Expert Review: Wilson Staff Model Tour Grind WedgePublished on 03/14/2023 · 5 min readThis review is my honest opinion of the golf club, which I purchased with my own money in June of 2021.
All photos courtesy of Jim Hauser
About this Review: This review is my honest opinion of the golf club, which I purchased with my own money in June of 2021.
On first impression, the Wilson Staff Model Tour Grind wedge is beautiful to look down at. It has that classic wedge shape that inspires confidence and looks great in the bag. This is a forged wedge for advanced golfers, and is available at a lower price point, which intrigued me so much I bought this wedge without ever hitting it. Although I already own the 50°, 54°, and 58°, I had to see for myself—and I’m very glad I did.
About the club I own
- Model: 2020 Wilson Staff Model Tour Grind Wedge
- Loft: 58°
- Bounce: 10°
- Grind: The grind is most comparable to the M grind on a Vokey, or the C grind on a Callaway Jaws, creating a crescent shape
- Finish: Satin Chrome
- Average Score: 79–82
- Handicap: 7.7 index
- Experience: 36 years of playing golf
- Right/Left-Handed: Right-handed
- Golf Ball Used: Titleist Pro V1x
- Angle of Attack: Normal to shallow
- When I bought the wedge: June 2021
- Days tested: 50 days (around 30 rounds)
- Where I’ve used it: Range, course, and simulator
- Weather Conditions: All weather conditions
- Green Conditions: All green conditions
How it performs
What I was looking for
I was looking for wedges with lofts to flow directly from my iron set which has a 46° pitching wedge. I chose the standard grind Wilson Staff Model wedges in 50° and 54° degrees, and I was looking for a wedge in 58°, because I like four degrees of loft gap between my wedges.
Why I chose this club
I was intrigued by the idea of a forged wedge made by an iconic manufacturer such as Wilson. Its price, which is a couple dozen dollars cheaper than the most popular wedges on the market, and even cheaper than the Ping forged wedges, was also intriguing. I have had a dozen wedge sets in my 36 years of playing, but when they started to break the $150 barrier—some around $200—I did not want to spend that much as wedges only last for two years with my frequency of play. I read a number of reviews and they all seemed to say the same thing: Wilson made an outstanding forged wedge to fit within a reasonable budget. Gary Woodland won the U.S. Open at Pebble Beach playing Wilson Staff Model irons, and I had to try them.
What I love about it
- Launch: At 58 degrees the launch is high with a tremendous amount of spin to hold the green from chip shots, short fairway approaches, or bunkers.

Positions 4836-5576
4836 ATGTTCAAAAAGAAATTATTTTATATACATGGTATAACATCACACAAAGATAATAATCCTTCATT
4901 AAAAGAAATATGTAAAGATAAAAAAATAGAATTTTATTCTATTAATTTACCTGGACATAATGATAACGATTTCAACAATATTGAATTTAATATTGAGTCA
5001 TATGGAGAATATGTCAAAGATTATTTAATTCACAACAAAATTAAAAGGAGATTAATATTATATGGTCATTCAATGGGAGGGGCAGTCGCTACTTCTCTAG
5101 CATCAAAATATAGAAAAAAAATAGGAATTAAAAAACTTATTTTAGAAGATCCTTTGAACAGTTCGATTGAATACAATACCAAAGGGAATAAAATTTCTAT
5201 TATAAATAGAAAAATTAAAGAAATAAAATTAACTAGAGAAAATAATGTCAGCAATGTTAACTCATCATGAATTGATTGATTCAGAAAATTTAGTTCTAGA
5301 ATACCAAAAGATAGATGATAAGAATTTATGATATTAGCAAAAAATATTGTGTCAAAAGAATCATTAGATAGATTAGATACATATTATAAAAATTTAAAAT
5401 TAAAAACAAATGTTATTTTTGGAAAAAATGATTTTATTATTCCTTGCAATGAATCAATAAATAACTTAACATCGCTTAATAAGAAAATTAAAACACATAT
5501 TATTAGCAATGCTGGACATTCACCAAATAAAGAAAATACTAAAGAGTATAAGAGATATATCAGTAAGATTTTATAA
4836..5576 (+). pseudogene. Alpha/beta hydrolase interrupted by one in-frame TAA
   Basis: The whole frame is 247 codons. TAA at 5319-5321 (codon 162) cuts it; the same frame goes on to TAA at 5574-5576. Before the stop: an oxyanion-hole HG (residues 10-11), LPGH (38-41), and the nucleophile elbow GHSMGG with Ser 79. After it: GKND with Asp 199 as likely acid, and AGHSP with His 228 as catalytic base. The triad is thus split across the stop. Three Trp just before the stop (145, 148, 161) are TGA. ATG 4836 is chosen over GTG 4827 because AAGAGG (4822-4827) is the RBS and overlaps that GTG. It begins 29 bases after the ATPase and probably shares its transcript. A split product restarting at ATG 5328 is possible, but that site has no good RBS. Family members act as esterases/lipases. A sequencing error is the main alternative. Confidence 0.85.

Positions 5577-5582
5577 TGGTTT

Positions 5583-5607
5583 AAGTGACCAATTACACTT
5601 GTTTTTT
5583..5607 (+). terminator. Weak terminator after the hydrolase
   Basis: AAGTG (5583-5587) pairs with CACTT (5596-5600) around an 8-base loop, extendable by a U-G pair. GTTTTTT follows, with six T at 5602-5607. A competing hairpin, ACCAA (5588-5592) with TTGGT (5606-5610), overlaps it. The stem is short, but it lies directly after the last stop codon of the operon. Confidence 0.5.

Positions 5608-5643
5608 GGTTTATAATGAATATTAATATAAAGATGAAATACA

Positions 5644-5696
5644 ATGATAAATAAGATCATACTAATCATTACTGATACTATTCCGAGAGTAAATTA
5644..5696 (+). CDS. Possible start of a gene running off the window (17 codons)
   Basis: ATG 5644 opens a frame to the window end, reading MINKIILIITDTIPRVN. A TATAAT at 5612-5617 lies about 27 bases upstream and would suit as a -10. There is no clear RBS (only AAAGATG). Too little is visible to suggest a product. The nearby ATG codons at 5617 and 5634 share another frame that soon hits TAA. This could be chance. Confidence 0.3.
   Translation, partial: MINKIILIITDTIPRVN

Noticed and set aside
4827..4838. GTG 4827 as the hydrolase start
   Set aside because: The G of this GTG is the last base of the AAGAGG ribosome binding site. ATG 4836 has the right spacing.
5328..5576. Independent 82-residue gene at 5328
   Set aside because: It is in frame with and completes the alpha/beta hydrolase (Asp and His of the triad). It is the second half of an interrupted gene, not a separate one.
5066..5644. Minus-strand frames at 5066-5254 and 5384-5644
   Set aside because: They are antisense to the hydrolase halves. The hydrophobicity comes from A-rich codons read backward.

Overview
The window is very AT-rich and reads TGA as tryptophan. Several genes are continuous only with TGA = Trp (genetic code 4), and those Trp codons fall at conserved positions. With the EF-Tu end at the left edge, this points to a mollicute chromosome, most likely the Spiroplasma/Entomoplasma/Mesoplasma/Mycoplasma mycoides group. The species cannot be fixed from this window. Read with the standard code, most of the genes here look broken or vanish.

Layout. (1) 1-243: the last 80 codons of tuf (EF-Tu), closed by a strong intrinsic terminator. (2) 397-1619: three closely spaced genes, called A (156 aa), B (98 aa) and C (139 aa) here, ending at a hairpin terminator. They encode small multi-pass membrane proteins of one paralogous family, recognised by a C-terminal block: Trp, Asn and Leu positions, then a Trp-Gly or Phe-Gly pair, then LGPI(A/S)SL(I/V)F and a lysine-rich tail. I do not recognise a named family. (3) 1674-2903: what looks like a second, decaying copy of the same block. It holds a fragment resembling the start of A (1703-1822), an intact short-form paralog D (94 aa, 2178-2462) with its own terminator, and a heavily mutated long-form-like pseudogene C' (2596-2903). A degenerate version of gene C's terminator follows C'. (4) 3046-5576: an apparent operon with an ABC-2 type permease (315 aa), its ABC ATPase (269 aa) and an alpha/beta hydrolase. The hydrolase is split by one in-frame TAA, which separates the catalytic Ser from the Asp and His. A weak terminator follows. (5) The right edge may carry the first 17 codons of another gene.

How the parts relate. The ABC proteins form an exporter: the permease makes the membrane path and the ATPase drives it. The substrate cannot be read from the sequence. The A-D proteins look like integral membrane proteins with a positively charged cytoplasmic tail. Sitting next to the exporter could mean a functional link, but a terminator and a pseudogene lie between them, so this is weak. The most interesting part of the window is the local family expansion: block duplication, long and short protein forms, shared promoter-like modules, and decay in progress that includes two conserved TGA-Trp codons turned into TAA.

- Forgiveness: The Wilson Staff Model is a blade-style wedge, which the majority of wedges on the market are right now. For a high-lofted wedge, it is very forgiving. The forgiveness really comes from the wedge’s generous bounce angle which prevents digging.
- Feel: The face is very soft at impact due to the forged 8620 carbon steel head this club possesses.
- Shaft: The True Temper Dynamic Gold 120 is lighter and feels better in the head at impact than the standard Dynamic Gold that comes with almost every other wedge available.
- Bounce: This model has 10 degrees of bounce which prevents the club from digging into either the fairway or the sand. Because the leading edge of the club is 10 degrees higher than the sole, the club can “ride” the turf or sand allowing golfers to execute either shot well. Also, having that 10 degrees makes this more of a high-bounce wedge, and for all but tour pros, high bounce is a good thing for consistent shots on wedges.
- Around the Green: The entire line is great around the green. From pitch and run shots, to digging it out of the rough, or even a pitch and one-hop stop shot—the Tour Grind can do it all.
- Full Shots: The club acts as I would expect on full shots and provides high-spinning approaches that stop dead when they hit (I use a high-quality, urethane-cover ball).
- Aesthetic Appeal: An absolutely beautiful wedge that has a classic teardrop shape and a bit of a curved leading edge. I also like the satin-chrome finish as it will not produce a reflection from the sun when standing over a shot. The logo and name on the club are not flashy or colorful—it looks like it means business.
- Innovation: There are limited bounce and grind options which, in my opinion, is a good thing for most players (even five-handicappers). By contrast, Vokey has six different grinds which can be confusing to many amateurs.
Issues I’ve encountered
- Spin: The spin on these wedges is good, but not the best in their class. The TaylorMade Milled Grind 3 and other wedges in the Titleist Vokey line perform better on spin. With the Tour Grind, the ball hits and stops but rarely backs up and it almost never releases forward unless the greens are particularly hard. This detail will likely only matter to players with a very low handicap.
Best shot with this wedge
My best shots with this 58° Tour Grind have been multiple approaches straight at the pin that stopped exactly where they landed. That’s what I want in a wedge!
Value for the money vs. other options
A forged wedge at this price point is an amazing feat on its own, but the Tour Grind also performs as well as, or better than, many wedges that cost significantly more money. A forged PING Glide is significantly pricier, and so is a new Bettinardi HLX 3.0. A PXG Sugar Daddy is more than three times the price, which is an unbelievable amount to pay for a wedge.
The bottom line is there are wedges that spin a little more, but their cost is nowhere near the Wilson Staff Model Tour Grind’s price point—and none of them are forged. This is an excellent product that will hit any shot I ask of it, whether it’s a high flop shot, a standard fairway approach, or chipping around the green, and it always inspires confidence. What more could one ask for from a wedge?